City Focus: Bagnères-de-Luchon

City Focus: Bagnères-de-Luchon

Big names and grand dreams saw the ‘Queen of the Pyrenees’ become a fashionable getaway, where ski and spa breaks remain de rigueur, writes Justin Postlethwaite.

A cynic might deem the ancient motto attributed to Bagnères-de-Luchon to be damnation by faint praise. “Balneum Lixonense post Neapolitense primum” translates as “The Luchon baths are the best after those of Naples”. This slogan stems from the Gallo-Roman era – the first of three epochs that came to define and shape the Haute-Garonne spa town’s fortunes (the others being the mid-18th and 19th centuries).

In 76BC, returning from Spain, a soldier under Roman General Pompey (after whom Pamplona is named) was pleased to find himself cured of a skin disease after three weeks spent bathing in Luchon’s spring waters. Half a century later, Emperor Tiberius Claudius created three water pools, and formalised thermal baths were developed. To this day, 21 days remains the common duration of a ‘cure’ at France’s health spas – treatments which can still be prescribed by French doctors to those with skin and mobility issues.

The Allées d’Étigny, one of the iconic thoroughfares in France © Manuel Huynh

I much prefer the town’s other, far more confident nickname, ‘Queen of the Pyrenees’, given to Bagnères-de-Luchon – the prefix comes from balnearia (baths) but it’s now more commonly called simply Luchon – by Vincent de Chausenque in his 1834 book, Les Pyrénées ou voyages pédestres. Today a visit to this the pretty and welcoming spa town and epicentre for outdoor enthusiasts will certainly leave you feeling like you’ve had a fleeting brush with grandiosity, even if the sense of majesty has been a little diluted over time. For me, this rough-edged regality is where its great appeal lies.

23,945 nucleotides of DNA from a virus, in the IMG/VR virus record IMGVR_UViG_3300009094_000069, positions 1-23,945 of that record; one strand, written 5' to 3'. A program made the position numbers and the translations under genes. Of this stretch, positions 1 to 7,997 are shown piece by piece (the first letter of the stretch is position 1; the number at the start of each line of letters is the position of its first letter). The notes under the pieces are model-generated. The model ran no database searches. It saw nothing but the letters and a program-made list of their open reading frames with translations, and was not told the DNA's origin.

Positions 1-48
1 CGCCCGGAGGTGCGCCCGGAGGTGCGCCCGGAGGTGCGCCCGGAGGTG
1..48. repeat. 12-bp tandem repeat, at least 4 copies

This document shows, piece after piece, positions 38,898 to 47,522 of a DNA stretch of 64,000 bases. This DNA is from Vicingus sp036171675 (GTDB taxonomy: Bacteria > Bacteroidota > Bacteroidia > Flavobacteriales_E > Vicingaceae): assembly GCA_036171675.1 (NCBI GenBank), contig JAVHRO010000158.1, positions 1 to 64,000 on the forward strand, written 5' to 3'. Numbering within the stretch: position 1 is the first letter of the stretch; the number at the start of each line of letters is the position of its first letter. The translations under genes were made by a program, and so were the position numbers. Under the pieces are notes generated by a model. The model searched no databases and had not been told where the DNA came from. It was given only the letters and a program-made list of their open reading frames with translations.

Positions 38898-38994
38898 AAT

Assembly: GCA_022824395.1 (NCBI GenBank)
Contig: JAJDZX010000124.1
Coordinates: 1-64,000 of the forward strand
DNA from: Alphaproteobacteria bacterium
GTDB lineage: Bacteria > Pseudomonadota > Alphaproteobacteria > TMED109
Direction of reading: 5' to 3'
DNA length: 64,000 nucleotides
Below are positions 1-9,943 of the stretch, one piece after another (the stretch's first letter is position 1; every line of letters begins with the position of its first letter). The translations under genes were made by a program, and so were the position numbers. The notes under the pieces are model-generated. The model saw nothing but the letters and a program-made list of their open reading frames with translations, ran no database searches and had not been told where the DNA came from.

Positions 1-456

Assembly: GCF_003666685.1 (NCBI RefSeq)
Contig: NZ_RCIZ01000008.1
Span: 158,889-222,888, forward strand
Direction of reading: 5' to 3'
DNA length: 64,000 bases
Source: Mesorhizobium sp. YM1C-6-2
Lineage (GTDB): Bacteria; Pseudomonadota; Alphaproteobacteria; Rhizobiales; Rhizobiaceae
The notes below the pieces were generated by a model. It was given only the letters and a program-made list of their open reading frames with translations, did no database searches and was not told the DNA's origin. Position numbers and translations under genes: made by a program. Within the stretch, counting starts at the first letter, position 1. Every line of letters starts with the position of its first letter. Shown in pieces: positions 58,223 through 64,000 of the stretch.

The Allées d’Étigny, which bisects the city centre northwest to southeast, has become one of my favourite thoroughfares in all of France. With its wide pavements flanked by stylish homeware and fashion boutiques, ski rental shops and restaurants, as well as my hotel (the splendid four-star Le Castel d’Alti), it has a great calmness and is a perfect spot for some sundown flânerie. It is also from here that you take the ski lift up to the 32km of pistes at Luchon Superbagnères in just eight minutes, and where you find the tourist office for maps and tours (in English), which come highly recommended.

Fashioning a Resort

Les Allées d’Étigny was named after Baron Antoine Mégret d’Étigny, an administrator (intendant of the Gascony province) and general go-getter who got to work in 1759 and coaxed Luchon out of obscurity. He improved road access and developed the town as a hip spa resort in the 1760s – thermalisme (hydrotherapy) was born, and the great and good made their way here. In 1763, prominent statesman the Duke of Richelieu (whose godfather was Louis XIV) jollied here too, then promoted it to dignitaries at the court of Versailles.

Maison du Curiste cultural centre © Justin Postlethwaite

In the Detail

One of the great joys of visiting any French city, town or village for the first time is taking up a guided tour with a knowledgeable local. You hear quirky yarns and historical insights that would only otherwise reach you via a deep-dive into a specialist book.

Thus, my visit on a crisp February morning starts in this manner – just beyond the Allées d’Étigny at Avenue Carnot, on the cute Place Mengue, which is dominated by two impressive structures. The first is the First World War Monument aux Morts and an accompanying sculpture depicting a departing soldier being blown a final kiss by his beloved. It is an unusual and moving work created by Luchon’s own reputed sculptor, Jean-Marie Mengue (1855-1939). I returned later to sit in peaceful reflection with a sandwich and cake (from the excellent Pâtisserie-Boulangerie Pène next door), with the late winter sun glowing up the snow-capped mountains at the Allées’ far end.

The second eye-catcher, right opposite, is Notre-Dame-del’Assomption de Bagnères-de-Luchon, a church worth stepping inside if only to marvel at its gorgeous oak organ, which was created in 1870 by Aristide Cavaillé-Coll and which was fully restored in the 1990s.

More riveting architectural titbits reveal the extent of Luchon’s flourishing tourism market. Halfway along the Allées d’Étigny there is a fine chalet-style building with a frontage date plaque, which reads “1855”. This is considered to be the town’s first ever investment property – a pioneering forerunner of the buy-to-let market which is now so prevalent across France.